So it was a long and windy road towards making the decision to pursue traditional publishing. But once I did make that decision, things happened very quickly. I did a 100-page manuscript critique through The Manuscript Academy and used that feedback to do a massive revision. I pitched the book in DVPit a few weeks later. Then a few weeks after that I signed with my agent and month later I had a two-book deal with Little Brown Young Readers!
Did you have a playlist when you wrote this? What is a representative song?
There is actually an original instrumental soundtrack that goes along with the book, which you can read more about here!
There are four tracks, each one focused on a specific character or aspect of the story and the female protagonist’s signature song is currently live and available for listening!
Because my sophomore novel is a companion to Somewhere Between Bitter & Sweet and takes place in the same neighborhood, I’ve actually been listening to the Somewhere Between Bitter & Sweet soundtrack on a loop lately because it takes me right back to Monte Vista and to all of those characters I love. Not to mention it’s gorgeous, a perfect blend between past and present, Cumbia and Electronic, and every time I hit play I just can’t help but dance.
What other projects are you working on?
I have a second young adult novel out with Little Brown next year. It’s another dual-point of view romance and actually follows one of the secondary characters from Somewhere Between Bitter & Sweet. It’s all about music and healing and community and courage and it’s just another deeply personal story that I can’t wait to share more about very soon.
I also have some picture book projects in the works that aren’t announced yet, as well as an unannounced middle grade novel that I’m hoping will be the first in a series. It’s about a girl named Omega who comes from a very magical family. They live in a small town in Texas where trees can read minds, cats have way more than nine lives, and the ghosts are more obnoxious than the living.
Each book focuses on a different monster from Mexican and Chicanx folklore and the first book focuses on La Lechuza, who is a witch with the power to transform herself into an owl.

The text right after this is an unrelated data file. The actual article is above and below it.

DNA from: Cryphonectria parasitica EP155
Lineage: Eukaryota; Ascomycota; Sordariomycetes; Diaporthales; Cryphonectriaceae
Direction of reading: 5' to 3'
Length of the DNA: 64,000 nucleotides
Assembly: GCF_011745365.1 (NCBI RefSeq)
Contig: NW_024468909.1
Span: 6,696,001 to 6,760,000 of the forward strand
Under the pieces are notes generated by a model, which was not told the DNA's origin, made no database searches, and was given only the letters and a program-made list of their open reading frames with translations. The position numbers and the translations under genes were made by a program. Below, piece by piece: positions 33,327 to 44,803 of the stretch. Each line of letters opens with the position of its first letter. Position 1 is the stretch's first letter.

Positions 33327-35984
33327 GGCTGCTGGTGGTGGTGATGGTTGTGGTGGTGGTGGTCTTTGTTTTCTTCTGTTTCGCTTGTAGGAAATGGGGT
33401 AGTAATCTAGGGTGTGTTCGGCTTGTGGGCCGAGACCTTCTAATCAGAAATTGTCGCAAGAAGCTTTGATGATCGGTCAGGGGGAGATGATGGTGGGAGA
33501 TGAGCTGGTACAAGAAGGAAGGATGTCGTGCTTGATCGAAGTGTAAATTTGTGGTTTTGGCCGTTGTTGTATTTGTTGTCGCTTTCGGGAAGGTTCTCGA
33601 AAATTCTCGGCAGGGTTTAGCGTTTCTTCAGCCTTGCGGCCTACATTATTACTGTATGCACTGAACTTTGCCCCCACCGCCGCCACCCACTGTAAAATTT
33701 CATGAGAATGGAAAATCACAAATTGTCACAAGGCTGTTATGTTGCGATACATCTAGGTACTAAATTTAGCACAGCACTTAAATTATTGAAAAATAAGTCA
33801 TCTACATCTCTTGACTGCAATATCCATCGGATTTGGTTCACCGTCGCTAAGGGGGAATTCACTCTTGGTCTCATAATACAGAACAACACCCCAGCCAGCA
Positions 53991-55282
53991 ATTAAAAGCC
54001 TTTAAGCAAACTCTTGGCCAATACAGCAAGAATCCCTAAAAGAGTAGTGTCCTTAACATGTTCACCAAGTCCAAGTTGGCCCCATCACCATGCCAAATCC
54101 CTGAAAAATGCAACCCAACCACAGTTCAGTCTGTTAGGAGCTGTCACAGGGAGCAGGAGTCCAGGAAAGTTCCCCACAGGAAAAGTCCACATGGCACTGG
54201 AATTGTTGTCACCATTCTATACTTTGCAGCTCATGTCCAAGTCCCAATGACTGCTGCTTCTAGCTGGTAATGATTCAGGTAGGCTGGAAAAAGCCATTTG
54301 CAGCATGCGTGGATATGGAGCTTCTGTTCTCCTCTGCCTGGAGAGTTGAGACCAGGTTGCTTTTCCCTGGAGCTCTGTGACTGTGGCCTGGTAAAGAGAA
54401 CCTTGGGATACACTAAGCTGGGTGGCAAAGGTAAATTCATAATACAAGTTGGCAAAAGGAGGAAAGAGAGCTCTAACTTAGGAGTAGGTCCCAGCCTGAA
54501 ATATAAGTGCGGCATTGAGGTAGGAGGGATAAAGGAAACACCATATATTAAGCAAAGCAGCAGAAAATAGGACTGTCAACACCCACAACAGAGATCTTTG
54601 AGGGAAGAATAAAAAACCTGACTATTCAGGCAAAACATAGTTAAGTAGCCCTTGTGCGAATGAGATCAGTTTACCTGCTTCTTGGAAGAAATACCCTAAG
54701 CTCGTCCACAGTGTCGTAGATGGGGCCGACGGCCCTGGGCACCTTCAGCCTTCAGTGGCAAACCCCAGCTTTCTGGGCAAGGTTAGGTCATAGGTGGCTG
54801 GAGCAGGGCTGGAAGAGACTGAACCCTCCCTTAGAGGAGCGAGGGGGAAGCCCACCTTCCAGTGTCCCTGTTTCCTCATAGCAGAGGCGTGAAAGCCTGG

What advice would you give to your younger self? Would you give this advice to aspiring authors?
To my younger self: The world is bigger than you can possibly imagine so stop trying to make yourself so small.
To aspiring authors: Read a lot and find a community.
If you’re a young person who’s still in school, talk with your English teacher or librarian about connecting with other students who like to read and write. Maybe you can start a new club or even get a Creative Writing class added to your campus master schedule.
If you’re an adult pursuing publication, especially if you’re a member of a marginalized community, find people who value and understand your identity to help support you on the emotional rollercoaster that is being a professional author.
You can find people through following and interacting with various accounts on Book Twitter, participating in Pitch contests like DVPit, which is how I found my agent, PitMad or LatinxPitch, or applying to mentorship programs like the Hermanas program we offer through the marketing collective I’m a part of, Las Musas.
Because when you’re connecting with people in a meaningful way and developing true genuine friendships with other authors and creatives, it doesn’t take long for the agent signing and book deal to feel more like a consolation prize. Relationships are what really matter and what make the entire journey worthwhile.
What is one thing most people don't know about you?
People who are meeting me for the first time through my debut novel, Somewhere Between Bitter & Sweet, might be surprised to know that I self-published for many years, mostly in the paranormal romance genre.
I have always written books with Latinx protagonists and chose self-publishing because it was a place where many BIPOC authors were finding an audience since, at the time, finding representation for books with BIPOC characters wasn’t easy. This was before #WeNeedDiverseBooks and #DisruptTexts and the push for more diversity in Kidlit.
So self-publishing was the only home I could find for my books. However, I quickly noticed that it wasn’t just Latinx people who were buying those self-published books, and I realized that if readers of all backgrounds were connecting with and enjoying my work, that the publishing industry was sorely mistaken about there not being an audience for diverse books.
Where can people find you online?
Laekan Zea Kemp is a writer living in Austin, Texas. She has three objectives when it comes to storytelling: to make people laugh, cry, and crave Mexican food. Her work celebrates Chicanx grit, resilience, creativity, and joy while exploring themes of identity and mental health. Her debut novel, SOMEWHERE BETWEEN BITTER & SWEET is forthcoming from Little Brown on April 6th, 2021.